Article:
Cell culture was performed as previously described. Briefly, the RAW264.7 macrophage was cultured in Dulbecco’s modified Eagle’s medium (DMEM) with 10% fetal bovine serum (FBS) and 100 U/mL penicillin and 100 μg/mL streptomycin at 37°C under a humidified 5% CO2 atmosphere. To measure MCP-1, TNF-α, and NO levels, RAW264.7 cells were treated with 100 ng/mL LPS and tomato extract, fraction, or authentic sample at various concentrations in serum-free medium for 24 h. 3T3-L1 preadipocytes were subcultured in DMEM with 10% FBS supplemented with 100 U/mL penicillin and 100 μg/mL streptomycin at 37°C under a humidified 5% CO2 atmosphere. The differentiation of 3T3-L1 preadipocytes was induced using adipogenic agents [0.5 mM 3-isobutyl-1-methylxanthine, 0.25 μM dexamethasone, and 10 μg/mL insulin] in DMEM containing 10% FBS for 2 days after the cells reached confluence (day 0). Then, the medium was replaced with DMEM containing 10% FBS and 5 μg/mL insulin, which was replaced with fresh medium every 2 days. Twenty days after the differentiation induction, the cells that accumulated large lipid droplets were used as hypertrophied 3T3-L1 adipocytes.
In the co-culture system, adipocytes and macrophages were co-cultured in a contact system as previously described. Briefly, RAW264.7 macrophages (1×105 cells/mL) were plated onto dishes with serum-starved and hypertrophied 3T3-L1 cells, and the co-culture was incubated in serum-free DMEM for 24 h. RAW264.7 and 3T3-L1 cells of equal numbers to those in the co-culture were cultured separately as control cultures. 9-oxo-ODA, daphnetin, or tomato extract was added to the co-culture at various concentrations as shown in each figure. After 24 h of treatment, culture supernatants were collected, and inflammatory mediators were measured as described below.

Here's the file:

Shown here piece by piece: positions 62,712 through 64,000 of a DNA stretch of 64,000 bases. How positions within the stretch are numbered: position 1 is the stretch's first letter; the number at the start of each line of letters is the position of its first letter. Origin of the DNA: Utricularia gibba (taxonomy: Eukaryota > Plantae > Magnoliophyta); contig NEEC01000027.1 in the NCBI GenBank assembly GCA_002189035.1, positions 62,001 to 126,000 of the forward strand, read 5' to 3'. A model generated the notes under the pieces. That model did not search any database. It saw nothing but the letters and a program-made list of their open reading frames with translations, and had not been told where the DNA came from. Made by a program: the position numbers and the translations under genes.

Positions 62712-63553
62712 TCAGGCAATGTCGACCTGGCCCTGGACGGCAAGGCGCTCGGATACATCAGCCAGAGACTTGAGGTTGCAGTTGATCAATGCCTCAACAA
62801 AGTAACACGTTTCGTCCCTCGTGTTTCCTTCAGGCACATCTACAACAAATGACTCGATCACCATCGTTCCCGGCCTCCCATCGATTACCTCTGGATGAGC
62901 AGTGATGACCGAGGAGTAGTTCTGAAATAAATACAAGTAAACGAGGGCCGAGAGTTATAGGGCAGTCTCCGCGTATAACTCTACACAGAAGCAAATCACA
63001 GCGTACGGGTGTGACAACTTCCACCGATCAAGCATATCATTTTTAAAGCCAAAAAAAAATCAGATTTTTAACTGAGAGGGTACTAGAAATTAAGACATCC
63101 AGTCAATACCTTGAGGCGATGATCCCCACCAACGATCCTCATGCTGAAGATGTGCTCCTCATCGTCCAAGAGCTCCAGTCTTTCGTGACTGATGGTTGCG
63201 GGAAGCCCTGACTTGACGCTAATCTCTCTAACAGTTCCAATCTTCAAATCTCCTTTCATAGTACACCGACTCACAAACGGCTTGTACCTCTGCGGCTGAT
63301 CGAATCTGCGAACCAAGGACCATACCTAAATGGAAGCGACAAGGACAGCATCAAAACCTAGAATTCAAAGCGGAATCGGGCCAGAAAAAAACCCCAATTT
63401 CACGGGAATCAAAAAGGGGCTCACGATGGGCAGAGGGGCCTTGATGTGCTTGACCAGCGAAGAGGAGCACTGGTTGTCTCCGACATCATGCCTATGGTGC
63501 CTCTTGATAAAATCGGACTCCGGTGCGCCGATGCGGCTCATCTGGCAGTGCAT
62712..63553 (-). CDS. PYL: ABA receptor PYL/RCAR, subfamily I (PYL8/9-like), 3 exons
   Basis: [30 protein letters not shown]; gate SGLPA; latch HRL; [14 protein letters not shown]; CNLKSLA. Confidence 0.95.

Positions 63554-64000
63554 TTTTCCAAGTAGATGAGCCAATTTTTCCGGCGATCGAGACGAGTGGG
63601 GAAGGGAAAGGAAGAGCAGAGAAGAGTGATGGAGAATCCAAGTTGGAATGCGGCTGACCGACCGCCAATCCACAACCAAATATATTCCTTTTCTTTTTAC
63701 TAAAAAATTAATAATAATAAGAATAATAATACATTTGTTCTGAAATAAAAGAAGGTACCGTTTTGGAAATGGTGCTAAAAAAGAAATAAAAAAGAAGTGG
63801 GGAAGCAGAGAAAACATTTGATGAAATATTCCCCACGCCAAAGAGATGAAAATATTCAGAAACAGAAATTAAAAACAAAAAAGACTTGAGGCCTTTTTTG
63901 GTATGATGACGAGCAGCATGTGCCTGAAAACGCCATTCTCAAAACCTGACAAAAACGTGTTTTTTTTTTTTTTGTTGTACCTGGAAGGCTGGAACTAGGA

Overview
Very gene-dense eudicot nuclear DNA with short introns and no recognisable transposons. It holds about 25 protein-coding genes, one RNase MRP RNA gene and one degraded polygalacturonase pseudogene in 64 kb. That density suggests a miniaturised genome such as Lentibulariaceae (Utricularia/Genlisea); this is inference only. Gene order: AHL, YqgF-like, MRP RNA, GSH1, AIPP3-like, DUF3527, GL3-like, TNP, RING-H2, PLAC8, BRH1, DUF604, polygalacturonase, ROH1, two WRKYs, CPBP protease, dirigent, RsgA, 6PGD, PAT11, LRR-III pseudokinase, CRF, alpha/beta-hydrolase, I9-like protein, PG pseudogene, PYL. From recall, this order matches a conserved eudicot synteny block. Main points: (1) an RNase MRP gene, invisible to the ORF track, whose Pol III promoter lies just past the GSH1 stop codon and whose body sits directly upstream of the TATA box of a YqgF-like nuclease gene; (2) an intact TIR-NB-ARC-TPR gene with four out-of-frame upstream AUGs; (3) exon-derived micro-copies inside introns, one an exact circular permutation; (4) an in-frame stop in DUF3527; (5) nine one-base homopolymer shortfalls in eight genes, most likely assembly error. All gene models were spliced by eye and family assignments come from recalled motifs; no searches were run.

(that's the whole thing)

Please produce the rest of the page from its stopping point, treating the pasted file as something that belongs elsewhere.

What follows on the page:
Measurement of inflammatory mediators
The concentrations of MCP-1 and TNF-α in the culture supernatants were determined by enzyme-linked immunosorbent assay (ELISA) conducted using a Ready-SET-Go mouse MCP-1 and TNF-α kit (eBioscience, San Diego, CA, USA) according to the manufacturer protocol. The amount of NO in the cell-free culture supernatants was measured using Griess reagent. Briefly, 100 μL of supernatant were mixed with an equivalent volume of Griess reagent [1:1 (v/v) of 0.1% N-(1-naphthyl)-ethylenediamine in distilled water and 1% sulfanilamide in 5% phosphoric acid] in a 96-well flat-bottom plate. After 10 min, absorbance at 550 nm was measured, and the amount of NO was calculated from the sodium nitrite (NaNO2) standard curve.
Proteins from RAW264.7 macrophages were solubilized in lysis buffer containing 20 mM Tris HCl (pH 7.5), 15 mM NaCl, 1% Triton X100, and a protease and phosphatase inhibitor cocktail (Nacalai Tesque). The protein concentration of the cell lysate was determined using detergent compatible (DC) protein assay (BioRad Laboratories, Hercules, CA, USA). Protein samples were subjected to sodium dodecyl sulfate-polyacrylamide gel electrophoresis (SDS-PAGE), and separated products were transferred to PVDF membrane (Millipore, Bedford, MA, USA). After blocking with 5% skim milk in TBS and 0.1% Tween20, the membrane was incubated with an anti-extracellular signal-regulated kinase (anti-ERK), anti-phosphorylated ERK (anti-pERK), anti-c-Jun N-terminal kinase (anti-JNK), anti-p38, anti-βactin (Cell Signaling Technology, Beverly, MA, USA), or anti-IκB-α (Santa Cruz Biotechnology, Santa Cruz, CA, USA) antibody overnight, and then with a secondary antibody conjugated to horseradish peroxidase (HRP) (Santa Cruz Biotechnology). The secondary antibody was visualized using chemiluminescent HRP substrate (Millipore). For band quantification, ImageJ (National Institutes of Health, Bethesda, MD, USA) was used.
Effects of tomato extract on metabolism in vivo